This survival-horror sequel does a fairly good job of walking the tightrope of familiarity and innovation, but lacking the surprise of its predecessor, could feel like “too much of the same.” There's something inherently spooky in Layers of Fear 2 about cruise ships, especially the Art Deco ships of the 1930's, and the claustrophobic hallways, moody lighting, and cage-style elevators set the stage for horror. As in the original Layers of Fear, the main character's got some issues that need working out. Clues to your outer and inner lives pop up in the form of messages from your agent and notes to yourself. The more doors you open and clues you find, the stranger things get. All too soon, it's hard to tell the difference between reality and nightmare.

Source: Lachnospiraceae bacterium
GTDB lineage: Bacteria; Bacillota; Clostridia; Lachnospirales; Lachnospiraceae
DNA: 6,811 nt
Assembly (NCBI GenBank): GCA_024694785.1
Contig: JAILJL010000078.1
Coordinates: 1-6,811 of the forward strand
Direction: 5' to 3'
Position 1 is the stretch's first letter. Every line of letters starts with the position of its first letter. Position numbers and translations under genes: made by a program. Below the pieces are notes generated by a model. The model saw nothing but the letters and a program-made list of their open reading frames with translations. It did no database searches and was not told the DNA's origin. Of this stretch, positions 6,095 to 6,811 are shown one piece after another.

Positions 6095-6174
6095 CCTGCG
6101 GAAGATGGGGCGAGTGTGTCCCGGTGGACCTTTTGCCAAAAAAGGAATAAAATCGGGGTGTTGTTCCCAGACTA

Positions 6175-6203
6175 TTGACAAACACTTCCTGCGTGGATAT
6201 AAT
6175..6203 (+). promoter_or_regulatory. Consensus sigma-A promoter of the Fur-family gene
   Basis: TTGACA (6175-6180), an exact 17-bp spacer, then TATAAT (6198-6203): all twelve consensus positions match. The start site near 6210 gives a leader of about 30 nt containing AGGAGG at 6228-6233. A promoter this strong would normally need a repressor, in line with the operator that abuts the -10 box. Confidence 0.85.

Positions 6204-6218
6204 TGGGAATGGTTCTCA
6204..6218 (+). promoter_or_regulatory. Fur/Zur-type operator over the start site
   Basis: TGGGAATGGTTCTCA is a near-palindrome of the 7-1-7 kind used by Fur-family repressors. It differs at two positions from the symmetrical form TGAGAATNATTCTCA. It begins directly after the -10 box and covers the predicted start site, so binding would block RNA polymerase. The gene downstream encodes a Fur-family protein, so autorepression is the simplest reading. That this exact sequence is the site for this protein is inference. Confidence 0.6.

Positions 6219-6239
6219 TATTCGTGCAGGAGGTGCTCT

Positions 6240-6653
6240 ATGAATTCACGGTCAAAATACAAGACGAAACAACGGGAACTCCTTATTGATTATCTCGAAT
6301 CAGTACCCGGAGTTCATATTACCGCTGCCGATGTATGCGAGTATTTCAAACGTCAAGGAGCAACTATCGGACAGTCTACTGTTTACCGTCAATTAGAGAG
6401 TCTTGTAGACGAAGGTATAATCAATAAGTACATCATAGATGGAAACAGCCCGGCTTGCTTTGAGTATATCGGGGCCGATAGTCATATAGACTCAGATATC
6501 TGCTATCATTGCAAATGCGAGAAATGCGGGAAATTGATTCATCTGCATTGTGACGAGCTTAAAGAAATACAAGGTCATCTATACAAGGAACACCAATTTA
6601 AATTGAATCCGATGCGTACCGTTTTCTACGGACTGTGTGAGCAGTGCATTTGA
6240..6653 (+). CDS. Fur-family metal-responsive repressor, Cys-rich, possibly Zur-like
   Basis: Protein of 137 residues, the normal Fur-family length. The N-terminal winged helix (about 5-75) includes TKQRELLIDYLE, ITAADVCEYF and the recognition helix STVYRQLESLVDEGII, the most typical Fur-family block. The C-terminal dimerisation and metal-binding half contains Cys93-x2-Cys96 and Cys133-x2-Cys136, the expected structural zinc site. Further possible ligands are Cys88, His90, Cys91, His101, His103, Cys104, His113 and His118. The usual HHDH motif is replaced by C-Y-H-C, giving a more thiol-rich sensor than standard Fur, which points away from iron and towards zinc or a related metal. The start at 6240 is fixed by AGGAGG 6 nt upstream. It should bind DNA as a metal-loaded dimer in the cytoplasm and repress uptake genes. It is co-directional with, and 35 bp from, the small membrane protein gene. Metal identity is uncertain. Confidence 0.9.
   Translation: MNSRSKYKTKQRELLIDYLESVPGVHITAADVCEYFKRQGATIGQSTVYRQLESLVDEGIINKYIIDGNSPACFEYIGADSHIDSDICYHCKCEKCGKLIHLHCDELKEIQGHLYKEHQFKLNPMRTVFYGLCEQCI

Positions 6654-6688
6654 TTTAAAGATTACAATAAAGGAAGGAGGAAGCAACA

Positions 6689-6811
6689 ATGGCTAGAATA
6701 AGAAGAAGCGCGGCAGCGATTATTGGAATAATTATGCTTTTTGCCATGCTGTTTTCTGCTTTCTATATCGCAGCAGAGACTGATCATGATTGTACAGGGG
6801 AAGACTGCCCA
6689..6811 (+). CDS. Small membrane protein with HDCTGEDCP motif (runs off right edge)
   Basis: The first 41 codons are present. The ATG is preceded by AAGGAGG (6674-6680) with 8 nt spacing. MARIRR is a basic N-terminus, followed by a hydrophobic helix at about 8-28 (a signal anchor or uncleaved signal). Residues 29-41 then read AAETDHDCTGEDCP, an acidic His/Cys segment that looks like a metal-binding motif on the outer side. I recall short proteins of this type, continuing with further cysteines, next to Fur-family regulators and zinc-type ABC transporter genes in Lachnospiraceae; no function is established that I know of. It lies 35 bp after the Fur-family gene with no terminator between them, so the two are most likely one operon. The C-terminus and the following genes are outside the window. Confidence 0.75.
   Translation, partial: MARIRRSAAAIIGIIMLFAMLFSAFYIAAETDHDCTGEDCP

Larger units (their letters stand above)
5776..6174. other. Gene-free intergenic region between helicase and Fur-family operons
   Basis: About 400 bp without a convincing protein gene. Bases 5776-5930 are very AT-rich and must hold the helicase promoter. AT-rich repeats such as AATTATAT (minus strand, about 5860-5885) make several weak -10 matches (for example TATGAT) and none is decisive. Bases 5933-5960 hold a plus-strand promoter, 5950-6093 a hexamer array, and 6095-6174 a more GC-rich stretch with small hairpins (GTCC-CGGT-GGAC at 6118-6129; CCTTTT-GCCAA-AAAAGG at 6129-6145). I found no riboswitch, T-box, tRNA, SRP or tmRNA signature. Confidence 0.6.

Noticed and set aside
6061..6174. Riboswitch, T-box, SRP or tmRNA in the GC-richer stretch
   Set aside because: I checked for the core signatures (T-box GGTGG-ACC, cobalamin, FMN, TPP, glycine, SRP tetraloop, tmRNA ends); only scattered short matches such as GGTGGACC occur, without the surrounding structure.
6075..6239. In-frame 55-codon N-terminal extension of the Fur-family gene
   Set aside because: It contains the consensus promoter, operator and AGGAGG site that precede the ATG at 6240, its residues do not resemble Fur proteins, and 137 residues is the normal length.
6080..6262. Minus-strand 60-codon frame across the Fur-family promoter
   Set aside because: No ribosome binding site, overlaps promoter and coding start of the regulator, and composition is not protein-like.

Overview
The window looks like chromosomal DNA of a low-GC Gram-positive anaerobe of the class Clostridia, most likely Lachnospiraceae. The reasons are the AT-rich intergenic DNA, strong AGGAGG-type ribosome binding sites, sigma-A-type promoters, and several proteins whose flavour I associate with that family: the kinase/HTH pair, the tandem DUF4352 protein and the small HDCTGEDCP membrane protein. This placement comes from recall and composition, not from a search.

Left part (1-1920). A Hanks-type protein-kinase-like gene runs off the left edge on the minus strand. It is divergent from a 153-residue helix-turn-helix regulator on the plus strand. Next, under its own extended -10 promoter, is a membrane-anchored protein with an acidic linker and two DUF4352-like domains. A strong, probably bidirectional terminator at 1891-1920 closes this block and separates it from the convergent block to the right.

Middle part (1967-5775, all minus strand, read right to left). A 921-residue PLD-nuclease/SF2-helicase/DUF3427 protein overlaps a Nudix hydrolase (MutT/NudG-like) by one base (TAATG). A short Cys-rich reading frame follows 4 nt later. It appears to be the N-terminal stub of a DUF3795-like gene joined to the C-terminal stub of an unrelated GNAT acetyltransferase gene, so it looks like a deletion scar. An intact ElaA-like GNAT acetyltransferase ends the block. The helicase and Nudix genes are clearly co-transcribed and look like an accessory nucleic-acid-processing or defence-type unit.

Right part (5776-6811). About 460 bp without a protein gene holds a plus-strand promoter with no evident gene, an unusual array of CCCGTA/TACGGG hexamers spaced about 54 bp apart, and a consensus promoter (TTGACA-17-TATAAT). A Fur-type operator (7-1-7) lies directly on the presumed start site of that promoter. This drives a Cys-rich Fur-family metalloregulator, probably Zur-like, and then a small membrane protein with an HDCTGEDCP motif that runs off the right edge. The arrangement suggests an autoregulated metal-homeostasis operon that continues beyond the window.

While this kind of gameplay's expertly done, the problem is that scares aren't scary when you know they're coming. Fans of the first game will anticipate the jump scares fairly easily, and that lowers their impact. The story will feel like a bit of a re-tread too. Without spoiling anything, let's just say it involves a specific kind of disaster and the workings of a highly dysfunctional family. (Note: along with disturbing dialog, visuals suggest and show kids in serious peril. Add to that the prevalence of darkness, things jumping out from the dark, scary, sometimes moving mannequins, and sprays of blood, and this is not a game for younger kids.) Players on the Switch may also want to use the Pro controller instead of the analog nubs, which aren't the most precise when it comes to shooting sequences or the quick reflex moments were analog drift can result in restarting a section all over again. Still, despite covering some fairly familiar ground, horror fans will enjoy when the game makes them tip-toe. The prospect of being chased keeps tension high, dream sequences provide much-needed weirdness, and the gravelly narration by Tony Todd (of Candyman fame) is sure to get horror fans' hearts racing. These, along with references to classic horror movies and the use of all-too-adult themes regarding blame, regret, guilt, and shame make this a memorable psychological horror adventure that's well worth the experience.